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Power Query: If You Can’t Tell Them Apart, Join Them

11 October 2017

Welcome to our Power Query blog. This week I look at how to merge queries to compare two similar lists.

Sometimes, the tasks I have to do are less than thrilling. I could be given two long lists of employees, and told to find who is missing from each list:

With Power Query, there is an easy way to do this.

I have two lists of employees which look virtually identical, but of course they are not. The first step I take is to use Power Query to load my lists. I begin by creating my first query.

On the ‘POWER QUERY’ tab, I use the ‘From Table / Range’ option in the ‘Excel Data’ section. I can either convert my data into a table before I use this option or let Power Query do this as part of my query creation.

My data appears in a new query, which I call ‘Employee Table 1’. I choose the ‘Close and Load to’ option on the ‘Close and Load’ section on the ‘Home’ tab.

I only want to create the connection as I am going to use my queries for comparison. Having created the first query, I repeat the process for the second employee list.

My next step is to merge my queries and to do this I can right-click on one of my employee queries (I could have chosen to use the option from the ‘Combine’ section of the ‘POWER QUERY’ tab).

I select the ‘Merge’ option.

In the ‘Merge’ screen, I specify the second employee table, and I see a preview of the data in both queries. I want to merge my tables completely, so I select all columns in both tables.

At the bottom of the screen I have the option to specify the ‘Join Kind’, and this will determine what data I see when the queries are merged.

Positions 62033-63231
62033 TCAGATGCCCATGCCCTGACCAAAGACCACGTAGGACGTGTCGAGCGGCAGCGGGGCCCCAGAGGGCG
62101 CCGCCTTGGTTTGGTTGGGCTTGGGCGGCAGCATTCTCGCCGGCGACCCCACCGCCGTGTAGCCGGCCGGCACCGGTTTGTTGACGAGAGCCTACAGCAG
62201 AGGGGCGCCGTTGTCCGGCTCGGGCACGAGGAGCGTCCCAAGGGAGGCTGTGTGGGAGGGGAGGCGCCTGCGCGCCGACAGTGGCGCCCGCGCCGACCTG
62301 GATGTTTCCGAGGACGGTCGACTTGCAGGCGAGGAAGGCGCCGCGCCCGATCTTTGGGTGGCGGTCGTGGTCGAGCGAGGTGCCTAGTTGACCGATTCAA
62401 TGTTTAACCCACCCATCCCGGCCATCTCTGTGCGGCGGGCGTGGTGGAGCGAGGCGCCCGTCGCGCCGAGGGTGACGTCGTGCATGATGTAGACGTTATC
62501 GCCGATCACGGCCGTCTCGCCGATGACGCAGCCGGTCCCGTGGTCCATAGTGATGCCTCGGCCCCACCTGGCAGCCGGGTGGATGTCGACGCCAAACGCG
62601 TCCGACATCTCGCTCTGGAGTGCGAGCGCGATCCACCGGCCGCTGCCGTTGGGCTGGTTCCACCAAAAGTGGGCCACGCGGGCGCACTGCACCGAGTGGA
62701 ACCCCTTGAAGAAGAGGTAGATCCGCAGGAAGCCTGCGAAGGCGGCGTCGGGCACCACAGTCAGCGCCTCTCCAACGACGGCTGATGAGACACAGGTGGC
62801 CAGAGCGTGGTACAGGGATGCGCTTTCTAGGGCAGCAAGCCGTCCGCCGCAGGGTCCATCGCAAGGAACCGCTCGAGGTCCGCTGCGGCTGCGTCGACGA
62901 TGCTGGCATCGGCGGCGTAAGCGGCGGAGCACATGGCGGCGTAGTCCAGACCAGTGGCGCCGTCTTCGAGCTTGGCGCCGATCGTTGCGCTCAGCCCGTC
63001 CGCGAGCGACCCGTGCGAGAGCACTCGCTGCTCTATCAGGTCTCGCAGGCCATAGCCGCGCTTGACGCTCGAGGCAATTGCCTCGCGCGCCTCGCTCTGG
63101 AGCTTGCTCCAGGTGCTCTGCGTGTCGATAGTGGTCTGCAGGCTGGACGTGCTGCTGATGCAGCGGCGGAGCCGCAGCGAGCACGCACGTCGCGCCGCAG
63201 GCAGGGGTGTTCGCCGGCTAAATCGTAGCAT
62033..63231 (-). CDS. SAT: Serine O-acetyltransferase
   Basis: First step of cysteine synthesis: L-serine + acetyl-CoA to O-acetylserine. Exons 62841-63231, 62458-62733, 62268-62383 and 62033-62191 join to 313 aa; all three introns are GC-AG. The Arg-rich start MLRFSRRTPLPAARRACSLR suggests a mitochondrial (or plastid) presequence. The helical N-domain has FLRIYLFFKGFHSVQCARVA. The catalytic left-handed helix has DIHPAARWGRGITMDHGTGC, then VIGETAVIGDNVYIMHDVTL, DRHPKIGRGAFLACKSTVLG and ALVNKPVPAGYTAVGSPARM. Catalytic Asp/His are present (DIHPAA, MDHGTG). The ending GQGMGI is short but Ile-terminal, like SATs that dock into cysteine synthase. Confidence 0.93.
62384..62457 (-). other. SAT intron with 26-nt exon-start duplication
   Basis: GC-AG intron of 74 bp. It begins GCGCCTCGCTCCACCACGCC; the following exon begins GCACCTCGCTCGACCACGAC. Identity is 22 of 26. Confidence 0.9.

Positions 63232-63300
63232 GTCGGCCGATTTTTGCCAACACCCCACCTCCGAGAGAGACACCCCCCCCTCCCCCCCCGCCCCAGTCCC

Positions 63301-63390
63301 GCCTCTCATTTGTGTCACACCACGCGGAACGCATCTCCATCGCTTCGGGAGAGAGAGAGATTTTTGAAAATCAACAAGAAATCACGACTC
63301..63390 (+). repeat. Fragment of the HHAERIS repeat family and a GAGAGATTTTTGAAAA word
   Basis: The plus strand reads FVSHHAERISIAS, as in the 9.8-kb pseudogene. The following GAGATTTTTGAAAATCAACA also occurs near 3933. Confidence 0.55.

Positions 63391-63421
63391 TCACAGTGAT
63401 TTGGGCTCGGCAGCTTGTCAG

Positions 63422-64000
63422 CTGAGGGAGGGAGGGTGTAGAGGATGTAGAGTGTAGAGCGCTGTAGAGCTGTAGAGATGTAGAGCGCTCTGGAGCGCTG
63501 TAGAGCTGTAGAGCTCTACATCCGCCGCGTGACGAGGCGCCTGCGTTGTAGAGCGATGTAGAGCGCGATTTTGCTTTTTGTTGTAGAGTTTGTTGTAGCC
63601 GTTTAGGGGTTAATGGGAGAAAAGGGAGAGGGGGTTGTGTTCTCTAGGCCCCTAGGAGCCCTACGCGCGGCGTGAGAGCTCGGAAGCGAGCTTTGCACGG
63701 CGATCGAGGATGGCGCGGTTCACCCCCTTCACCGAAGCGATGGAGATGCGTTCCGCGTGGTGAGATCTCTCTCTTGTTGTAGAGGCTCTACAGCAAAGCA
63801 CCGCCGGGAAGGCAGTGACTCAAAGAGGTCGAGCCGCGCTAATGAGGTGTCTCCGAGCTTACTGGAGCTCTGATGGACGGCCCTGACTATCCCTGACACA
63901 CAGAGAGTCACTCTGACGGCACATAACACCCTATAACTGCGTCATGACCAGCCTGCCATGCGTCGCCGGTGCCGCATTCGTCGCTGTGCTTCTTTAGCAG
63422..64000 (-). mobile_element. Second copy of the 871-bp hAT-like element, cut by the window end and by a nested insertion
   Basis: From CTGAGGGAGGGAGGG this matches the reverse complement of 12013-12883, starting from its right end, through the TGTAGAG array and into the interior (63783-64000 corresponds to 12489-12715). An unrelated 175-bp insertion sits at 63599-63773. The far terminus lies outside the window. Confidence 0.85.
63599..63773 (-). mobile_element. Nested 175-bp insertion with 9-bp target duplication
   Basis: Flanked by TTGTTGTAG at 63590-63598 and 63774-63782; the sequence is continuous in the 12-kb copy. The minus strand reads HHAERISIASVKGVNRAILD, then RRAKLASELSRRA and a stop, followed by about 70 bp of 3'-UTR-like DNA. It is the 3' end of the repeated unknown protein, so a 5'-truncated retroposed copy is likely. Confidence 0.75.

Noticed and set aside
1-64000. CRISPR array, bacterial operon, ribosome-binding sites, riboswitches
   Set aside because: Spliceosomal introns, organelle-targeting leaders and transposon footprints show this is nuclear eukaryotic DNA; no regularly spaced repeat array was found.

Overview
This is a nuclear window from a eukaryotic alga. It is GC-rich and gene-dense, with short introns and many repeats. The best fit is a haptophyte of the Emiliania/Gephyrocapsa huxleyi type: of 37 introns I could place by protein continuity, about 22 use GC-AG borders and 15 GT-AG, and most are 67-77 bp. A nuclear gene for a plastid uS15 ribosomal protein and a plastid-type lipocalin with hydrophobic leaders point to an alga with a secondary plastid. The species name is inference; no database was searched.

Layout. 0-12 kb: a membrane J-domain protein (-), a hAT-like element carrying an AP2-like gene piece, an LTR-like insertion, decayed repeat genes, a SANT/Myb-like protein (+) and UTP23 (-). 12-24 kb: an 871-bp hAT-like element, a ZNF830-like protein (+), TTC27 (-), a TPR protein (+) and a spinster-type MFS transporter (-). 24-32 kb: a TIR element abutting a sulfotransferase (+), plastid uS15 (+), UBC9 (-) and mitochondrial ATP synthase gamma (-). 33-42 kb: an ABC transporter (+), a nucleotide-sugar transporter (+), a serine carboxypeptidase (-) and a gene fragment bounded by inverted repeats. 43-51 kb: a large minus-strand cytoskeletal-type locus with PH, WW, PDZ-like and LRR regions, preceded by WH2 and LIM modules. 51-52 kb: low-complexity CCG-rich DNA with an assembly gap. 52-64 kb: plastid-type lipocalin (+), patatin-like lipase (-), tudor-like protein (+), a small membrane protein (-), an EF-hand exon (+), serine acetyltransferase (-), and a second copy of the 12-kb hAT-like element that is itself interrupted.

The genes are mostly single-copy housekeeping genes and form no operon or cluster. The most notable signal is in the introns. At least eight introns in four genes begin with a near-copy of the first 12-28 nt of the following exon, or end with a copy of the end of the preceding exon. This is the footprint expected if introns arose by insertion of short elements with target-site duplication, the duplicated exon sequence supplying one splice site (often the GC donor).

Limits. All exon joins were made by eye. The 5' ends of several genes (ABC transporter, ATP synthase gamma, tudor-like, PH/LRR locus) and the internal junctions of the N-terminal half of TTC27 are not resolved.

I am interested in the joins that will either find my matching or missing data, which are the last three on the drop down. I will run through each option in turn.


This will give me those employees that are on both lists. I pick this option first.

The rows I can see initially are those rows which match the criteria in the first table, and I have an extra column which is labelled ‘Employee Table 2’, which contains a table. I choose to expand the second table to see which rows match the criteria in the second table:

I don’t need to use any original column names as a prefix, so I uncheck that box and choose ‘OK’.

I have 42 employees in both tables.

‘Left Anti’

I opt to merge my tables again, and this time I pick join type ‘Left Anti’.

This time I am interested in the first table, since this will show me those employees in ‘Employee Table 1’ who are missing from ‘Employee Table 2’. I find four employees and two seem a little familiar… Notice Zoe, as she’ll come up again later…

Just to show that the second table will be empty (as I am looking for employees that don’t appear here), I expand the table viz.

‘Right Anti’

My final choice is to create a merge with a ‘Right Anti’ join. In the Query Editor, this looks a little strange before I expand the table.

This is because I am seeing the results from the first table, and since I am looking for values that are in the second table and not in the first table, it is empty. I choose to expand the second table:

I have two employees that are missing from the first table – and it wouldn’t take too much investigation to discover that Zoe has changed her name from Green to Brown!

Want to read more about Power Query? A complete list of all our Power Query blogs can be found here.

Come back next time for more ways to use Power Query!